International Ice Hockey Federation

Narrow goal, narrow win

Narrow goal, narrow win

Ukraine surprises but Austria scores in overtime

Published 20.04.2014 15:14 GMT+9 | Author Martin Merk
Narrow goal, narrow win
Austria's Dominique Heinrich, who scored two goals, with a scoring chance in front of Ukrainian goalkeeper Sergi Gaiduchenko. Photo: Kim Suhuan
Austria started into the 2014 IIHF Ice Hockey World Championship Division I Group A with a 3-2 overtime win against Ukraine.

It wasn’t a beauty of an overtime goal that decided the game but the puck went in. An Austrian shot bounced back from the end boards and Brian Lebler tried to put it in between goalie Sergi Gaiduchenko and the goal post with lot of traffic to prevent that. The refs were first not sure whether it was a goal or not because it was hard to see whether the puck crossed the line and whether it did before or after the goal was dislocated. Tenths of seconds decided and after getting the pictures from the overhead camera the officials were sure, Austria celebrated and Ukraine’s chance for an early upset in this tournament was missed.

“I was 95 per cent sure it went in,” Lebler said. “It was pretty dramatic. We were fortunate enough to get a power play and that the puck went in.”

Everybody who expected Austria against Ukraine to be a lopsided affaire because of the seeding, because of the fact that Austria made it to the Olympics and every two years to the Worlds’ top division, or because Austria has been ranked better than Ukraine every year since 2007 – when both were relegated at the Worlds in Moscow – found themselves watch a pleasantly tight game.

Second-seeded Austria had the expected better start into the game and had more puck possession. Dominique Heinrich capitalized on the first power-play opportunity to open the scoring with his shot from the blueline at 9:48.

However, the Ukrainians didn’t need much time to react thanks to a giveaway behind the Austrian net co-produced by goalkeeper Bernhard Starkbaum and defenceman Mario Altmann. The Ukrainians capitalized on the misunderstanding and Andri Mikhnov passed from the end boards to Roman Blagy, who found the net 16 seconds after the Austrian goal.

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The first period remained an open contest and Matthias Iberer had a chance to tie just 40 seconds later in front of Gaiduchenko, who made the save in a critical moment. However, two minutes later the Austrians had another man advantage and again Heinrich on the ice. And he scored again, this time from the outer face-off circle, after a horizontal pass from Lebler at 12:29.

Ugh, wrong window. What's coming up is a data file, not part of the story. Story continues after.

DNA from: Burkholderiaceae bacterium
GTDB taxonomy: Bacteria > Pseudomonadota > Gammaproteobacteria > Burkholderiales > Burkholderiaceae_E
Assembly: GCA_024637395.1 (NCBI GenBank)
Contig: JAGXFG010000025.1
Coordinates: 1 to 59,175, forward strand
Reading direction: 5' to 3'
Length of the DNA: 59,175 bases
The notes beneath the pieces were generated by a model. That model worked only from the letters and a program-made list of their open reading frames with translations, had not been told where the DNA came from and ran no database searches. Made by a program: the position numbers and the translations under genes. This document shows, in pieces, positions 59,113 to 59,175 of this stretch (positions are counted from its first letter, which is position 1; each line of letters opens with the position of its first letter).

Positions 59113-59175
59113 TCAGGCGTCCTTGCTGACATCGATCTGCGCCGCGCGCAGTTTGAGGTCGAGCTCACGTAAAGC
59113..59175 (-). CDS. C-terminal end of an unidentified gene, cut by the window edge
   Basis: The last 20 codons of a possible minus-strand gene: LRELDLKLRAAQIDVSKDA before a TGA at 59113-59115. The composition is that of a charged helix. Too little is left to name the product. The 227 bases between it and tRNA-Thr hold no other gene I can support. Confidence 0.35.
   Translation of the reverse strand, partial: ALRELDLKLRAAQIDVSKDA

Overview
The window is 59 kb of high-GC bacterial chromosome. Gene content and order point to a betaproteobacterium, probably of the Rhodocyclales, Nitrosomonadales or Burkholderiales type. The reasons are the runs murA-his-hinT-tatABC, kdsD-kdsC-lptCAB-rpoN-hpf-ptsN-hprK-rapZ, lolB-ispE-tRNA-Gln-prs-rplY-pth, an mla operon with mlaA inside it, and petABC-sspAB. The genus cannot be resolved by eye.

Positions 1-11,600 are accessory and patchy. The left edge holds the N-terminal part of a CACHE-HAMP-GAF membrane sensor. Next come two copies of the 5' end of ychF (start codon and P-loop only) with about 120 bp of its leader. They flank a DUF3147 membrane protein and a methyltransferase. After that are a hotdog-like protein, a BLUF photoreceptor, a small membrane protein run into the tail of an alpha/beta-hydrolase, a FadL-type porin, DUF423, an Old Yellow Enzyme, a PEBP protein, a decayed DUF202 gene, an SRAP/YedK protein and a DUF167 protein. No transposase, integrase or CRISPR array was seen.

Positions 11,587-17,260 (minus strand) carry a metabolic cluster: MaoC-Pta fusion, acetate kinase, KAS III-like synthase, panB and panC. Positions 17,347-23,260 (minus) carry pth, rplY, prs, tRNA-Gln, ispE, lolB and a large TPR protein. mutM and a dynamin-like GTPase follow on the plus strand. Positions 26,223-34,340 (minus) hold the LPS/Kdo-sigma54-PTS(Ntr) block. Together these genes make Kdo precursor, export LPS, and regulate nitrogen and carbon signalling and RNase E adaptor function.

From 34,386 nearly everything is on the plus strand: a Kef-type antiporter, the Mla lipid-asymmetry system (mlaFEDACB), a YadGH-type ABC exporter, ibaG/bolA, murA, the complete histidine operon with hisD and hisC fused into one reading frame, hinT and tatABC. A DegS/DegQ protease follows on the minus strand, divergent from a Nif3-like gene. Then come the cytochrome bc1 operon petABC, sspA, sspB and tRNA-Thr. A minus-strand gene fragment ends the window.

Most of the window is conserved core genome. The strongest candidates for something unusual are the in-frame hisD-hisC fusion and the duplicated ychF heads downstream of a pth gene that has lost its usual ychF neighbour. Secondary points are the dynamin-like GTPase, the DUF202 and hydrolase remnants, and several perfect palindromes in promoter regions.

Heinrich isn’t too cocky about being the scoring leader of the tournament after one game. “I had a good game but it was my teammates who helped and did a great job,” he said.

“We had a good start into the game. We wanted to avoid a bad start into the tournament but Ukraine came back into the game. We have to take care that we don’t take too many penalties at this level.”

Maxym Kvitchenko and Oleg Tymchenko were among the players who put pressure on the Austrian net with their chances and power plays in the second period when the Ukrainians played their best game. Eventually, at 12:48 of the middle frame, the efforts were rewarded when Olexander Materukhin hit the back of the net with a shot from near the face-off dot into the top-right circle during a power play.

The game remained open and entertaining and after a scoreless third period overtime was needed. Austria had the upper hand enjoying a power-play during the extra frame because the Ukrainians had too men on the ice and was pushing for the game winner. One time they pushed so hard at a Lebler shot from a short distance after bouncing back from the end boards that the officials that the goal was dislocated but the video review revealed that the puck was in and that the Austrians started with a win.


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